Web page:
When Ireland began struggling for independence from Britain in the late 19th century, Irish became a focal point for political rhetoric. The so-called Gaelic Revival led to the setting up of organisations such as the Society for the Preservation of the Irish Language in 1877 and the Gaelic League in 1892. The Gaelic Athletic Association (GAA), formed in 1884, was set up to preserve uniquely Irish pastimes such as hurling. Irish is named as the national and first official language of Ireland in the 1937 constitution of the Republic of Ireland and all official documents are available in both Irish and English.

Today, Irish is a compulsory subject for every single child at school, from the start to the end of their school career, meaning that most children have at least twelve years of Irish language lessons. In 1996 an Irish-language television station, originally called Teilifis na Gaeilge, now called TG4, was set up. Over the past twenty years the popularity of gaelscoileanna – schools that teach entirely through Irish – has increased greatly. However, in spite of all of these successes, very few people leave school with any degree of fluency in Irish. Today less than 100,000 people use Irish as their daily tongue. They tend to be concentrated in ‘Gaeltacht’ areas, parts of Ireland such as Connemara where the government recognises that the Irish language is the predominant vernacular.


In future posts I’ll explore my experiences of Irish as a child, the structure of the language itself and the English phrases and expressions that developed from the Irish language.


I was sitting under a cloud,
Singing my own song quietly to myself,
When suddenly a strange sound picked my ears,
Up I looked, to see a little bird,
Trilling to me gently from the sunlight.
Sweet little bird, I listened to its song.
A small shaft of sunlight shone through my cloud.
I smiled, for it brought me joy.
Like with like, I shared my own song,
With this strange, flitting being.
It ruffled out its feathers delightedly,
And whistled me borrowed songs.
I watched it contentedly skip and hop,
In tune with the music within.
Fleeting bird, it stayed too little,
For when I reached towards its feathers,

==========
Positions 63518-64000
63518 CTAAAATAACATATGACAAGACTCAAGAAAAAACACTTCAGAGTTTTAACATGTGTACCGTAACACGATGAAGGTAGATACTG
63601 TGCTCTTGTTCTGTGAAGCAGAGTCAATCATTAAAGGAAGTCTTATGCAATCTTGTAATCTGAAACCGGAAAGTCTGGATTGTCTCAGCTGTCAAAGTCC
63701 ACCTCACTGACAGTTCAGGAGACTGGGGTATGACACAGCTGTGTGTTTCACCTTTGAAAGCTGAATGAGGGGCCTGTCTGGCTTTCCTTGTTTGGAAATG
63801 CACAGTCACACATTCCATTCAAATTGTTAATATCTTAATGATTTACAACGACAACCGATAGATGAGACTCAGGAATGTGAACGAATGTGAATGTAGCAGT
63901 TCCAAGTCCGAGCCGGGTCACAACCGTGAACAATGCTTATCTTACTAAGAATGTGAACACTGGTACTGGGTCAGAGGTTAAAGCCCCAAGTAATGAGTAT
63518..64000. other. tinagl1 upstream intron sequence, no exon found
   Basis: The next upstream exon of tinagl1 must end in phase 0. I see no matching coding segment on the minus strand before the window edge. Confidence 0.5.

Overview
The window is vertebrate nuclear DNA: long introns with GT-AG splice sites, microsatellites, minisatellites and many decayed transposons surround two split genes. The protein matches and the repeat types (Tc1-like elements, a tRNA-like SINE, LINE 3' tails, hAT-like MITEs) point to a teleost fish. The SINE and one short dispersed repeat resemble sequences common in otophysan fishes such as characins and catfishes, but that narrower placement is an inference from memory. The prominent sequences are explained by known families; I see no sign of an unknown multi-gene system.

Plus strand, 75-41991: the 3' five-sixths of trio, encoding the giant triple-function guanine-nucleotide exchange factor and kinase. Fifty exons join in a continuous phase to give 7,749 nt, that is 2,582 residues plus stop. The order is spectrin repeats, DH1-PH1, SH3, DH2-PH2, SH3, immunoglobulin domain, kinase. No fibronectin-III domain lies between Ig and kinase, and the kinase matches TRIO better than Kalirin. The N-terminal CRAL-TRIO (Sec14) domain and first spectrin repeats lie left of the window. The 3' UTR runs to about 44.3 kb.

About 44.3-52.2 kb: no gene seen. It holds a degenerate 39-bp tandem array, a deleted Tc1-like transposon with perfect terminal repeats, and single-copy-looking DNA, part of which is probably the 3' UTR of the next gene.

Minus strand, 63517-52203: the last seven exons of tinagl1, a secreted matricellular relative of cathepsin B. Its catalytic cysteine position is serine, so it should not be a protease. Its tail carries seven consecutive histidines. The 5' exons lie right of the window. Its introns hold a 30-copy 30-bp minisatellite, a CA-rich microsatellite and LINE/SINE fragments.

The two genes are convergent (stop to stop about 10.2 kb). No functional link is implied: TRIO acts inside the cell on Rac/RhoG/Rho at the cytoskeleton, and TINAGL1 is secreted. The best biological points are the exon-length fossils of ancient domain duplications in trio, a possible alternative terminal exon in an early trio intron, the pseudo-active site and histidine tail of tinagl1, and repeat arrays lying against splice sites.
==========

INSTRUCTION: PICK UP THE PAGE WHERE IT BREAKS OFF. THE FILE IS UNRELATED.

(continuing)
My hand passed through only air.
Ghostly wee sparrow,
Ever beyond my touch.

On the Origins of the word ‘Write’

These days, writing is everywhere, and there is a far greater proportion of the population that uses or knows how to use forms of writing than may have been the case in the past. Writing has become a part of our daily lives.

Writing as an activity has a long history, with early examples dating back to the Sumerian civilisation around 5000 years ago. However, in this article, we are not going to look at the activity, but instead at the word itself.

To trace its path through history, we shall first take a look at Middle English. Here, with spellings as yet unstandardised, we can find an enormous number of forms, including wrīten, writ, writin, writon, writte, writh, wright, wrigth, wriȝte, wretene, wreite, writan and writtenn. Although all of these written forms may resemble the modern word, it is likely that the pronunciation was significantly different, and it was pronounced with a sound much like the past participle ‘written’, /i/ or /i:/.

Here is an example from 1450, from a collection of Middle English sermons known as the Sermons in Royal:

Crist put down is fyngere and wrotte on þe erthe.

(Christ put down his finger and wrote on the earth)

Now compare this with the similar fragment from the Wycliffite Bible, which dates to 1384, so some years earlier than the Sermons in Royal:

John 8.6: Jhesu, bowinge him silf doun, wrot with þe fyngir in þe erthe.

In both these examples, we can easily recognise the word and identify it with its modern counterpart. Now let’s go to the Ormulum, from around 1200, at least 180 years before the Wycliffite Bible:

Johan þe Goddspellwrihhte wrat onn hiss Goddspellboc Off Cristess Goddcunndnesse

(John the Evangelist wrote in his gospel of Christ’s divinity)

In this example, although it is still close enough to be recognisable to a modern speaker, there is a difference. The past tense is now wrat; the vowel has changed. This has moved the word closer to its form in Old English, as we shall see in our next example, from the Wessex Gospels, dating to approximately 990:

Hé wrát mid his fingre on ðære eorþan.

I have used the same reference deliberately, for better comparison with its later forms. It might strike you, as it did me, that although ‘wrote’ has now become wrát, the word for finger is much more similar to our word today than its Middle English versions! Going back to ‘write’, it should be noted that the word did not just carry the meaning that we know today, but also meant ‘engrave, inscribe’ and even ‘wound’. This is evident in this example:

Wrít ðysne circul mid ðínes cnífes

(Engrave this circle with this knife)

This is from Leechdoms, Wortcunning, and Starcraft of early England, a collection of writings published in the 1800s, dating back to the late ninth century. These days, we are unlikely to talk of writing with a knife – engraving is far more likely to come to mind.

There are cognates, or words from the same root, of the Old English word wrítan in other Germanic languages, such as Old Norse rita, meaning ‘write, scratch’, German reißen, which means ‘pull, tear, rip’. Old High German also gives us rizan, meaning ‘write, scratch, tear’. A possible cognate is Swedish rista, meaning rip or tear. These point to a common root in the language that gave rise to all the Germanic languages; known as Proto-Germanic. The proposed root here is *writan. Unfortunatefly, we can’t trace the word any further back in time, as there are no known cognates in languages outside of Germanic.